Robert D. Putnam, a Harvard social scientist that famously authored Bowling Alone, recently ignited a national conversation about upward mobility with a new book titled Our Kids. He persuasively argues that growing inequality in income and wealth is leading to profound social changes that make it increasingly harder for children from low-income families to get ahead. What we found out this week at the Center of the American Progress (CAP) is an important contribution to this debate.
Researchers at Harvard, Wellesley, and the CAP paired up to study the effects of union membership on social mobility. Although it is well established that unions raise wages for their members, little was known about their impact on economic opportunity for the disadvantaged. To explore this relationship, they looked at aggregate data at the city level and a second data set that pairs individuals with their parents.
Their findings should come as no surprise to those of us who witness how unions lift up our communities: there is a strong relationship between union membership and intergenerational mobility. In other words, unions help low-income children move up the economic ladder. The effect is constant even as you control for other factors such as race, types of industry, and inequality. Moreover, the individual-level data reveals that children who grow up in union homes tend to have better outcomes. For instance, children of non-college-educated fathers earn 28 percent more if their father belonged to a union.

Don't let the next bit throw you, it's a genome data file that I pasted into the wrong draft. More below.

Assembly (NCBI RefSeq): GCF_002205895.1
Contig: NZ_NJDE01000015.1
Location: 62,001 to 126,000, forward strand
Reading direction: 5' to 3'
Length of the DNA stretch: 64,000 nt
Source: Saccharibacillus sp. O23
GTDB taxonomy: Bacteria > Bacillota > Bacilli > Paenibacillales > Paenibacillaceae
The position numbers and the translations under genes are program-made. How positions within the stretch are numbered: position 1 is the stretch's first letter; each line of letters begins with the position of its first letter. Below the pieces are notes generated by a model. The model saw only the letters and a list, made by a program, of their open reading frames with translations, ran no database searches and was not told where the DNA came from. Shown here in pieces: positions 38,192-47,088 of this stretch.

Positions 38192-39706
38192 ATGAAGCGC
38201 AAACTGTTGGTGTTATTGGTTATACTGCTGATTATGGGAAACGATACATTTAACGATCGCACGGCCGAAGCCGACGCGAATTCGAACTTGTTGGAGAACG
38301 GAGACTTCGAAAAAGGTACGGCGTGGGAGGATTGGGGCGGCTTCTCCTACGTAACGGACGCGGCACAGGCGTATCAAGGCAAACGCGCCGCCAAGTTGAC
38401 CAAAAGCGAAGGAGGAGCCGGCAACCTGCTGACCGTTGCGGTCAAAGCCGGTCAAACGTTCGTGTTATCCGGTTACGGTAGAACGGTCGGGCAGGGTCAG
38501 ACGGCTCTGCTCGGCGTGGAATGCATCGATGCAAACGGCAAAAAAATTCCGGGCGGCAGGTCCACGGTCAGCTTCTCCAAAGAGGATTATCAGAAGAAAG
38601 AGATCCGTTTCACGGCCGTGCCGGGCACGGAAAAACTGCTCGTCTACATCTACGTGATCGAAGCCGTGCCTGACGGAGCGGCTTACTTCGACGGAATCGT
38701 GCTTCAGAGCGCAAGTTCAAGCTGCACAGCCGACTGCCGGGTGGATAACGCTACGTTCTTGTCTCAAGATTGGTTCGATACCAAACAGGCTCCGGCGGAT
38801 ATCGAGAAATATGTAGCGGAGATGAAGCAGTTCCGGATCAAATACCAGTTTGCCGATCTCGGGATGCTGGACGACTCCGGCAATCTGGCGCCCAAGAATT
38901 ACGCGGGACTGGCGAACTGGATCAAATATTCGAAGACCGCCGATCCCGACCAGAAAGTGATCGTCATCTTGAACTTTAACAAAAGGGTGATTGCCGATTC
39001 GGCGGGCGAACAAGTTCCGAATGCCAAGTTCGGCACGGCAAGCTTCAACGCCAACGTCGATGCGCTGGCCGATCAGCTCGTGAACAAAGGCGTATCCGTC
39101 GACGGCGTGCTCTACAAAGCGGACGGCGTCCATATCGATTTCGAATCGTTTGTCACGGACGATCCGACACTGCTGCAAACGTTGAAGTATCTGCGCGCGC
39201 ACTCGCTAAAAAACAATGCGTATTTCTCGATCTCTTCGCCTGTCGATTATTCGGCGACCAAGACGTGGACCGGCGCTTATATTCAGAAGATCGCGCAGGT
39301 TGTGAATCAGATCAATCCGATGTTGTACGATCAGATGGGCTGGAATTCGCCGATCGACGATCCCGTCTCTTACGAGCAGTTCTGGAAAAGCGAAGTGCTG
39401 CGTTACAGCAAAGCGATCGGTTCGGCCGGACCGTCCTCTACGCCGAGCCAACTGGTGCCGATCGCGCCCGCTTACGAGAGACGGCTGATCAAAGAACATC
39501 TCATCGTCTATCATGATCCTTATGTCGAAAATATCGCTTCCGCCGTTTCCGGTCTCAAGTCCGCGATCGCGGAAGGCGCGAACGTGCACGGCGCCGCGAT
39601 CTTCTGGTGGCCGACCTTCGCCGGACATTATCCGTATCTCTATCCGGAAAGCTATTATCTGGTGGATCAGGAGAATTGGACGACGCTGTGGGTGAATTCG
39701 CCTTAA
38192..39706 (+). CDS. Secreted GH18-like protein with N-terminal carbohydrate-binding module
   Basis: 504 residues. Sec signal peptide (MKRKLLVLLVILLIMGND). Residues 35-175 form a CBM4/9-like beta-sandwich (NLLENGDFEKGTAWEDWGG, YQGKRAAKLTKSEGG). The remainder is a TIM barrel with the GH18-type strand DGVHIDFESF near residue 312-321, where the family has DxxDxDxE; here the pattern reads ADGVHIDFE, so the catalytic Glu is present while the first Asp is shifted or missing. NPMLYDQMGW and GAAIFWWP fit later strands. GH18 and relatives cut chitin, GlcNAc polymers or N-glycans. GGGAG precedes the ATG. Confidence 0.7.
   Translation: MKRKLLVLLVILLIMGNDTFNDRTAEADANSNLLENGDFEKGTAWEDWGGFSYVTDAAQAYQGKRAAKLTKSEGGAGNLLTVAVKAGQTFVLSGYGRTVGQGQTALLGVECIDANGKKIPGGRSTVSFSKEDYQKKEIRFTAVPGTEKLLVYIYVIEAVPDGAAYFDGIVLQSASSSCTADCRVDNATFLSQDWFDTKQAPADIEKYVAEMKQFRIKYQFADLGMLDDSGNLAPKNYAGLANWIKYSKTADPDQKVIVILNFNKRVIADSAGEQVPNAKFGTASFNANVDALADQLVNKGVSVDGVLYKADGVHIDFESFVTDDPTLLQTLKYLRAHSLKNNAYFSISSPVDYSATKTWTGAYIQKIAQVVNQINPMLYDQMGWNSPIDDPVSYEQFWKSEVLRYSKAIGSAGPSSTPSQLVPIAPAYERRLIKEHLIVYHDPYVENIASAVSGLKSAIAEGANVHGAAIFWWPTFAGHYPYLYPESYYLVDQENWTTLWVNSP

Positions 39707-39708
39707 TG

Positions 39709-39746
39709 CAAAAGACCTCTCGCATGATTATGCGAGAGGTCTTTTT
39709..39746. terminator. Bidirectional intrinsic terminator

The most fascinating aspect of the study relates to the work that we do in Bargaining for the Common Good. While we anticipate that unionized parents who make more will transfer higher wages to their sons and daughters, the researchers also found that higher union membership leads to greater mobility for all children – even those whose parents are not union members. The authors posit that the reason this happens is that organized labor advocates for policies that benefit all working people—like minimum wage increases, public education, and city services. These are precisely the types of policies that unions and their community allies have promoted in Los Angeles, Chicago, St. Paul, and across the country as they apply the Bargaining for the Common Good philosophy to their contract negotiations with local government.
It is no wonder that Americans view unions more favorably. Even critics of labor are changing their minds. By prioritizing bargaining demands that improve society as a whole, unions are helping ensure that our kids have the capacity to succeed regardless of their family’s income.